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NEW YORK CITY-The buzz about a possible 2007 economic downturn is growing, and it will make itself felt in the industry, with stabilizing and possibly softening prices. But local area experts agree that the question is not so much one of economy but rather capital flows.

For their part, lenders are already picking up on the recession theme. As GlobeSt.com reported recently, a survey conducted by Philadelphia-based Phoenix Management Services reveals that 59% of the lenders polled predicted a softening of their loan portfolio over the next six to 12 months. “There’s not going to be a catastrophic dry-up of liquidity,” Phoenix managing director Michael Jacoby told GlobeSt.com, “but there will be adjustments in commercial real estate lending.”

Local area players aren’t biting their nails either, but neither are they denying that the good news will be tempered in 2007. “I buy into it partially,” says Frank Liantonio, EVP of global capital markets for Cushman & Wakefield. “But the interest rates and the long bond continue to hover at or below 5%. By historical standards that’s still attractive capital, and attractive capital fuels acquisitions. Our pipeline of product for sale is up 10% over last year, and our valuation volume is up over last year by a similar amount.”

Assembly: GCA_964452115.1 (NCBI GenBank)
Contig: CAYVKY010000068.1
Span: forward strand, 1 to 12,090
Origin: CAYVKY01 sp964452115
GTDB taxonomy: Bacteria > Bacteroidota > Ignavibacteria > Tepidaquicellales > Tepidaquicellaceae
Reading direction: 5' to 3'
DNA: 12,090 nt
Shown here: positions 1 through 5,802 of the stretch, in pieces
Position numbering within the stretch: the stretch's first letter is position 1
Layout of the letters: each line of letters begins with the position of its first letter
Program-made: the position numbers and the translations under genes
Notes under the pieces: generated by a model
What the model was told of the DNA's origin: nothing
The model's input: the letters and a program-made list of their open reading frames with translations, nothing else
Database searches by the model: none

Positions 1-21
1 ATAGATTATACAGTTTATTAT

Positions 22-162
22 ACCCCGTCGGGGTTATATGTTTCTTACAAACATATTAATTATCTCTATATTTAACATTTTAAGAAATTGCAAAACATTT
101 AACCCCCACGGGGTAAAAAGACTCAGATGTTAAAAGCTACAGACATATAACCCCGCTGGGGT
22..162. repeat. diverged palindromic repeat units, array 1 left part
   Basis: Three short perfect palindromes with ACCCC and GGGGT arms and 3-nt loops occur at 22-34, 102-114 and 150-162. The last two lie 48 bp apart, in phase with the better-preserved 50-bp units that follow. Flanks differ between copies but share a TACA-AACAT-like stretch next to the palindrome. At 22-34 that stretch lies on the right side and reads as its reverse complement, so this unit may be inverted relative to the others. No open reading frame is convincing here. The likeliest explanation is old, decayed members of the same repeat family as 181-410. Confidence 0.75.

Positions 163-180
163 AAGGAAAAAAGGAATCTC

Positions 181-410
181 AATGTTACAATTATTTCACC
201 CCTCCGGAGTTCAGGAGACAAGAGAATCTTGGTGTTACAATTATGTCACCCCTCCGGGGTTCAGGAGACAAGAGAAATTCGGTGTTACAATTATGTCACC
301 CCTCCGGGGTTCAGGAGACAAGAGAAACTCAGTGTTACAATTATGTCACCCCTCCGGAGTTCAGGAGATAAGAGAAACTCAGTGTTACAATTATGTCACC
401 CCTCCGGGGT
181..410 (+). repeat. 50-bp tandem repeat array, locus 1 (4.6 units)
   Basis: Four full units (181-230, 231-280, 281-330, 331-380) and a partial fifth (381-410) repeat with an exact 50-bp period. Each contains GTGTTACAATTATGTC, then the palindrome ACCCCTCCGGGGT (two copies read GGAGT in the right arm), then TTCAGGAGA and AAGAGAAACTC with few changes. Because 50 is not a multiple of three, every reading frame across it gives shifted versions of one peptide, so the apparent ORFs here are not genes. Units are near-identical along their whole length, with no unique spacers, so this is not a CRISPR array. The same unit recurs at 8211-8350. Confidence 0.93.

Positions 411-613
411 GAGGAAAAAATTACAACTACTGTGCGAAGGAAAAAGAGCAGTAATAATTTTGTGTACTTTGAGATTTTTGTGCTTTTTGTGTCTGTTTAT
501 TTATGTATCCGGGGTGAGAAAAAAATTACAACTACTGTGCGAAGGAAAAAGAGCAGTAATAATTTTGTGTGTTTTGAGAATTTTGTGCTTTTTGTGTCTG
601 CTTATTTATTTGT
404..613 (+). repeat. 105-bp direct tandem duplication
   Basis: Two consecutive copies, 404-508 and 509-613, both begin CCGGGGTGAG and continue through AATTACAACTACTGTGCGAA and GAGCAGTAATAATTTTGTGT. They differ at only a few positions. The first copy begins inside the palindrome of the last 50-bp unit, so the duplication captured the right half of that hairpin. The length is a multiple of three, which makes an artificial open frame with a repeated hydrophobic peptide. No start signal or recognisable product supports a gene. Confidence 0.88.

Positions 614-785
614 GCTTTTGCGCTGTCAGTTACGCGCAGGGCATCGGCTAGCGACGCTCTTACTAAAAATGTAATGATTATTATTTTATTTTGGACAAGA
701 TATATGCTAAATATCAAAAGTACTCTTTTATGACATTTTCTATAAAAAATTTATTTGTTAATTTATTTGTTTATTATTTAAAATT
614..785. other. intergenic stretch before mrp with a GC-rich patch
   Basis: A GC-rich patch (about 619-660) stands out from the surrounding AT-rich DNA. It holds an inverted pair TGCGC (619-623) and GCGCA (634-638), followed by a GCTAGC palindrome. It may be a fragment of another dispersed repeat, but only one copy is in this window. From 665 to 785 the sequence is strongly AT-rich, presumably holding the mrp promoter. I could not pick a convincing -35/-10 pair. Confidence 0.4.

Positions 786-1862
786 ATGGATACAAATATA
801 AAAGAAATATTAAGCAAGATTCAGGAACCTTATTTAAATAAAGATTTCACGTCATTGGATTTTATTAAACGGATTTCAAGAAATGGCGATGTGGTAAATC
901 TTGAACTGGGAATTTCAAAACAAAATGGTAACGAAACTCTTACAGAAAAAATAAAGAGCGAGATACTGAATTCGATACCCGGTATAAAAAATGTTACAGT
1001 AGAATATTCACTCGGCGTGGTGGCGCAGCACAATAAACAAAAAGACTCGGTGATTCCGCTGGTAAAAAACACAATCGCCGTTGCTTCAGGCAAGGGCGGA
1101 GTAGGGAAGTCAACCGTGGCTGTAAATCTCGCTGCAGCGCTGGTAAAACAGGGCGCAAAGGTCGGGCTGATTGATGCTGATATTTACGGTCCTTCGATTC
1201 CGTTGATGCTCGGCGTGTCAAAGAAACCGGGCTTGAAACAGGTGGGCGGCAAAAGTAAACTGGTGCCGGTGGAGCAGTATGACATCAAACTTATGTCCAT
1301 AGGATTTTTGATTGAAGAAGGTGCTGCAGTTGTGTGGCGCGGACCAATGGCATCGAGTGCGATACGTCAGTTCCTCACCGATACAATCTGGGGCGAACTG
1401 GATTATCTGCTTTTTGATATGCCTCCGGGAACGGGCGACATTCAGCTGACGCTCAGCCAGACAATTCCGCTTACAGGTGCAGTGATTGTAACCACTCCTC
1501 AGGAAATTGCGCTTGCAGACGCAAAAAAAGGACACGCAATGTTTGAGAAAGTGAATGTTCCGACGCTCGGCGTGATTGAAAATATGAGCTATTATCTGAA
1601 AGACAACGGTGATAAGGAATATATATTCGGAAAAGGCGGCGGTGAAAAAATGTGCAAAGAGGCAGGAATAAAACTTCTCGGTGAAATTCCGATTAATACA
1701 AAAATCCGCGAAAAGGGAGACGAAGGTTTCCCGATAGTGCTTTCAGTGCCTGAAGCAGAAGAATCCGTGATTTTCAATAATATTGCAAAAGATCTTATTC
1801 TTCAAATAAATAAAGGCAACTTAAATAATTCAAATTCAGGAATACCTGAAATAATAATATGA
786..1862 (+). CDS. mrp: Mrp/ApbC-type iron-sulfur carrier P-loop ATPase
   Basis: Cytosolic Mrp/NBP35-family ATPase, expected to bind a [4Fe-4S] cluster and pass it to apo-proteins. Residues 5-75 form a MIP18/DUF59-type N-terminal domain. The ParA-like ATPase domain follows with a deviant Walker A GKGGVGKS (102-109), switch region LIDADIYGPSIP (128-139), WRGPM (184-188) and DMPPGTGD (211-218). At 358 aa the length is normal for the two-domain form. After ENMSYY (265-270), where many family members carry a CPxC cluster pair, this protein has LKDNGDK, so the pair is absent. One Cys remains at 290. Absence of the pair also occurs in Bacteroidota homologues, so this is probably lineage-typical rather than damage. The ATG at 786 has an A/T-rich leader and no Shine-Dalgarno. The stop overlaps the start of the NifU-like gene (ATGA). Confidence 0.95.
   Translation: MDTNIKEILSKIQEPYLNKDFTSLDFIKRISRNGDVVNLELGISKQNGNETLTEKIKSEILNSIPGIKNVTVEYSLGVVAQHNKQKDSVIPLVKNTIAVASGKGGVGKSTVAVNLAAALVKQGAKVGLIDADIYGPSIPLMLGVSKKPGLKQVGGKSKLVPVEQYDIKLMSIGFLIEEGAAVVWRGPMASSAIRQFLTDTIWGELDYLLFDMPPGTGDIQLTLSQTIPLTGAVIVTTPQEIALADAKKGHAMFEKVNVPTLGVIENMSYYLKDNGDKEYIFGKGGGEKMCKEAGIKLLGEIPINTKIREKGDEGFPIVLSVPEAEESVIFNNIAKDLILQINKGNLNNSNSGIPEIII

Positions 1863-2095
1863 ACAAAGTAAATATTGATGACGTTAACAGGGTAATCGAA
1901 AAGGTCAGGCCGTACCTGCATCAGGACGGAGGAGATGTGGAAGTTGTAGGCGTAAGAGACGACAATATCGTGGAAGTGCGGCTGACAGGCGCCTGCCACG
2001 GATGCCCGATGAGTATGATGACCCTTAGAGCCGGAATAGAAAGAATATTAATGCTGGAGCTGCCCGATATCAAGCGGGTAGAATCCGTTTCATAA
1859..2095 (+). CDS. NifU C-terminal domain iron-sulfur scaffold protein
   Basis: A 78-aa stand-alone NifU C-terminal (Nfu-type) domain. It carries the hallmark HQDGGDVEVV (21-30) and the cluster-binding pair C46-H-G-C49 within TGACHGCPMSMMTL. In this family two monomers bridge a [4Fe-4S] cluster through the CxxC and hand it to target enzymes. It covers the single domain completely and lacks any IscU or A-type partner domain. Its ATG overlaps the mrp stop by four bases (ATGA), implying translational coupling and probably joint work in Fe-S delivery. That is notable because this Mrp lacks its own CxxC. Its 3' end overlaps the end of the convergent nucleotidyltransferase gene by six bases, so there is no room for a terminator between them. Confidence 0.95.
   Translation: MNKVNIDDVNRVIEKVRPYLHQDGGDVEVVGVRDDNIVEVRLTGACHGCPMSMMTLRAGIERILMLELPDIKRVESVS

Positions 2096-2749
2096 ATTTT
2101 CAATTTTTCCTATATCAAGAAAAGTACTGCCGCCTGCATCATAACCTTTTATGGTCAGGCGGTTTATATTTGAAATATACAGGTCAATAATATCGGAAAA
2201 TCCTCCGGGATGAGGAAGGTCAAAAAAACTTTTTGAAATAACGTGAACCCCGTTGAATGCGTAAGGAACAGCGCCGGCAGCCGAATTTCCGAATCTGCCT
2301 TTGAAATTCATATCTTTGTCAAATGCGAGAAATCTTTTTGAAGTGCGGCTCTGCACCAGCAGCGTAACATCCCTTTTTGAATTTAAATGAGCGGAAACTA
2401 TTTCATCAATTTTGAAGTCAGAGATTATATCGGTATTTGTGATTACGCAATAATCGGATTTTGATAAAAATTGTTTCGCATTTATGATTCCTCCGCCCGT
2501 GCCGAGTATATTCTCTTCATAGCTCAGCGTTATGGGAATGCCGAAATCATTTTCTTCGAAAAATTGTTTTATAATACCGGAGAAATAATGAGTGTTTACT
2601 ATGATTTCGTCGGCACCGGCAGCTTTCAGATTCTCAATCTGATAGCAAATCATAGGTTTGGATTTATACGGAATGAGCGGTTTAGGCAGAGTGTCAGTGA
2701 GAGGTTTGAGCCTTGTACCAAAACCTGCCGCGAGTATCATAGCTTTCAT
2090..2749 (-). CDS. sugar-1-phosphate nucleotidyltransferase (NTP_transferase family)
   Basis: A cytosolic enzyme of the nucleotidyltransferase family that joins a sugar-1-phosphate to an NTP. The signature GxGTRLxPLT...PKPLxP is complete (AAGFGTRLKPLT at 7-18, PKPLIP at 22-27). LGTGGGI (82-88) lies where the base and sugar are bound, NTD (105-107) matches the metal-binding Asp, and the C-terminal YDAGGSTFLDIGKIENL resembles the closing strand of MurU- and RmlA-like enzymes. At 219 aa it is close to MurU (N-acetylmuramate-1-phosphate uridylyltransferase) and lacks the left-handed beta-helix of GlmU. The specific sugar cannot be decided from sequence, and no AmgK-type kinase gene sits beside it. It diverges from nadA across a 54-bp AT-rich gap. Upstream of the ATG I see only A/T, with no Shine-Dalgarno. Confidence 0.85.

Liantonio says he sees a strong buyer appetite, and the mantra that real estate is the preferred alternative will still be heard in 2007. Then comes the what-if, although Liantonio’s theory is based on the all-things-come-to-an-end philosophy.

“We’ll see stabilization,” he states, “because we’ve seen prices rise so significantly. It’s only normal to see them stabilize and soften. But don’t forget, the alternative markets will also continue to be volatile.”

“It would be cavalier to think the downturn would not impact real estate,” says Studley executive managing director Woody Heller. He reminds us that the industry has behaved counter-cyclically in the past few years, when fundamentals couldn’t justify the values. “The question now is whether we have a connected or disconnected downturn.

“Now,” continues Heller, who is also head of Studley’s capital transactions group, “do I care less about the economy than about how capital will be channeled? If we continue to be the favored son, I will be sad that the economy is slowing and that tenant demand may dwindle. But I will be worried only if the flow of capital changes.”

And will it? Heller votes no. At least for the near-term. “If you believe in the cycle, you’ve got to believe that capital can cycle out, but I don’t see it happening any time soon.”

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